Sunday, January 31, 2016

Mitchell Kane's "A Defense of Source Rules in International Taxation"

My colleague Mitchell Kane has recently published a quite interesting article on source rules in international taxation, taking a view that differs more from mine on the surface than I think it does in underlying substance.

A commonly quoted line about determining the source of income, from Hugh Ault's and David Bradford's piece on the subject more than 25 years ago, says that the notion of "source" lacks coherent economic content. I recall Bradford frequently noting that, while there is an intellectually coherent Haig-Simons income concept, there is no such benchmark for source. I've frequently quoted this line, as it's seemed both (a) clearly right and (b) related to the difficulties that source-based taxation presents in practice.  But I've also been aware that (a) it's easy to determine source in some cases, and (b) in other cases it depends on how you define it - e.g., origin basis vs. destination basis (more on this shortly).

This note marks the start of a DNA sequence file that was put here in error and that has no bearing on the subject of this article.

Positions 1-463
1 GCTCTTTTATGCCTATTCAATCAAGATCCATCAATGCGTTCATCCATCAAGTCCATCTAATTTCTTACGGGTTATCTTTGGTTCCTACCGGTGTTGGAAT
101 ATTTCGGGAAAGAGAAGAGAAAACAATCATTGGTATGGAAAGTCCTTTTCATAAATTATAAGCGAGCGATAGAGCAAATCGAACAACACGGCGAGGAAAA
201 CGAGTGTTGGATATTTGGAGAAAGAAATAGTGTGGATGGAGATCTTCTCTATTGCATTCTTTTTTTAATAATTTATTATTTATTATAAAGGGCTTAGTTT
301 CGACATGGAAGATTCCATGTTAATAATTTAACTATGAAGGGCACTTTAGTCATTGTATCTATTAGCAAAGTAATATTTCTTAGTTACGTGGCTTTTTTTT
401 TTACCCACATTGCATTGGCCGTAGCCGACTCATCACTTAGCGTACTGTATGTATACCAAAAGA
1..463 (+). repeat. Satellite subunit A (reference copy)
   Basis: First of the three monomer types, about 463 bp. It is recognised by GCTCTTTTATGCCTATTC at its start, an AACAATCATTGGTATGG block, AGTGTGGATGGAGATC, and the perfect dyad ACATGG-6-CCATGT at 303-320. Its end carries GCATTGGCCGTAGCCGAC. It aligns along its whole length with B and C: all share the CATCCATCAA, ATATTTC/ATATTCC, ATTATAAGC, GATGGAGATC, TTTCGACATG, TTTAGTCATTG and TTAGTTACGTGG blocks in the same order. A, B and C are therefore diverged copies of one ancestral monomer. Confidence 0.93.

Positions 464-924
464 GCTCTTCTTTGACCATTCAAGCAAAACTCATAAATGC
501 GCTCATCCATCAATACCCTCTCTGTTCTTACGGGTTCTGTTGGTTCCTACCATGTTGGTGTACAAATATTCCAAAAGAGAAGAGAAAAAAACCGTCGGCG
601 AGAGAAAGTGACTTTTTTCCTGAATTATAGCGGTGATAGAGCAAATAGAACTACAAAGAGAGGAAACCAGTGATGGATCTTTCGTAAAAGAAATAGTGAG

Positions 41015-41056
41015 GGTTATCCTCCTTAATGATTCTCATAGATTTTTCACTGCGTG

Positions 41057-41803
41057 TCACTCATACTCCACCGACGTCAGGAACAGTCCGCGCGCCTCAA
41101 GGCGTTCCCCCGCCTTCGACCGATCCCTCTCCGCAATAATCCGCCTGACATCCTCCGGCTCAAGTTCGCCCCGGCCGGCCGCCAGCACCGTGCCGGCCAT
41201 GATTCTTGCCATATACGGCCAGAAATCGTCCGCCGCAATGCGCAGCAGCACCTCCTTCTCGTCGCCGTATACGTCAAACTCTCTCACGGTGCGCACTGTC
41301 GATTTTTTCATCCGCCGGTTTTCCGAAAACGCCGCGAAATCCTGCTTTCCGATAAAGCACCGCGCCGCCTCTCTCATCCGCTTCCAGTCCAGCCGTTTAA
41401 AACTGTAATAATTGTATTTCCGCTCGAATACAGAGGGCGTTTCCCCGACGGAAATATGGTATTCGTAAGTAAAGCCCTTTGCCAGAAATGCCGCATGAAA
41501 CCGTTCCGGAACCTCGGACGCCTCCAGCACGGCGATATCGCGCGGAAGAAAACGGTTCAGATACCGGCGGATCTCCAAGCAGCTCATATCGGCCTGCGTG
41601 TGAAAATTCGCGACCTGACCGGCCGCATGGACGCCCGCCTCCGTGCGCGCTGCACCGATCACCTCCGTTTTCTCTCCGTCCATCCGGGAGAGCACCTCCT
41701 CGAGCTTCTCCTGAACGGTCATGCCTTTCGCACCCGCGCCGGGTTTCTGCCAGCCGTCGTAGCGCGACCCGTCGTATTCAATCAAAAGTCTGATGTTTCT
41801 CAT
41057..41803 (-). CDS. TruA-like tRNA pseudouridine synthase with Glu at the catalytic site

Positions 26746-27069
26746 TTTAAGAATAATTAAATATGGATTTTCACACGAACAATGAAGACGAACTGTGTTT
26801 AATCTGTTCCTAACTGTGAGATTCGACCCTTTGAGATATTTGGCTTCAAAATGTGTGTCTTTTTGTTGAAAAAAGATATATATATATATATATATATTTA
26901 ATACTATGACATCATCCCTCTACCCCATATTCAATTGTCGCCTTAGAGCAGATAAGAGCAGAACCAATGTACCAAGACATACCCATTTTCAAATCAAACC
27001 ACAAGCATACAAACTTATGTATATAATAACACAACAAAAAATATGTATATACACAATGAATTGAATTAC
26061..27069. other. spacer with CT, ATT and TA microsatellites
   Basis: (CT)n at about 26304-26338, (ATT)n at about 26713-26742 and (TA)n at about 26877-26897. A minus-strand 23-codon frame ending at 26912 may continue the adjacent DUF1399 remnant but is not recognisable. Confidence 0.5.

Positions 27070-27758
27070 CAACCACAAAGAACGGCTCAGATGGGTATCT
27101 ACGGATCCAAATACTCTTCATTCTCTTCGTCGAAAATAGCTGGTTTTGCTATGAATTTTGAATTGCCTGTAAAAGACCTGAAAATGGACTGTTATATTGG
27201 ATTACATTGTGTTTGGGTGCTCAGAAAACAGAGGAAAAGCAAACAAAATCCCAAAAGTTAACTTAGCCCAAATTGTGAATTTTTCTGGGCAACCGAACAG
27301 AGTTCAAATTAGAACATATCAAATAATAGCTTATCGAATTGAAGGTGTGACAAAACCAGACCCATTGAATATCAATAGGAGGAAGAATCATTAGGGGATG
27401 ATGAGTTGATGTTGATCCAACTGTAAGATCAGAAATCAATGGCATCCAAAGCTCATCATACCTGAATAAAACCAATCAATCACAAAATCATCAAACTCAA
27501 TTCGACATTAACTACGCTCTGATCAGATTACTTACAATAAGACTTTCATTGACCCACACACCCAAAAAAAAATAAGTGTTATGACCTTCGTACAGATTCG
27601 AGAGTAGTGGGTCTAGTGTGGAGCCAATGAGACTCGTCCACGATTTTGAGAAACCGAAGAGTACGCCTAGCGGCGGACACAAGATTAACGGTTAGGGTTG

Kane agrees at least arguendo that there may be no coherent economic definition of source, but then says: Why would the definition have to be an economic one?  "Household" or "family," for example, can't be satisfyingly defined for tax or other transfer system purposes unless one informs it with ideas taken from somewhere else that express one's underlying purposes.  For source, he sees the purposes as relating to how countries try to divvy up income tax bases between themselves.  He approaches this as a multilateral cooperative process, whereas - just as a matter of taste or interest; either approach can be fine - I tend to think about it more in terms of unilateral processes that may be conducted in the shadow of particular strategic interactions.

Then comes an important point that I've been thinking of writing about, although at the moment I'm engaged in my literature book - origin-based vs. destination-based income concepts. Say I sit at my desk in New York and write a book in Bengali that I will sell for large profits to people on the Indian subcontinent. Under the origin concept, the income is U.S.-source because that's where I did the work.  Under the destination concept, the income is sourced in India and Bangladesh because that's where the sales occurred.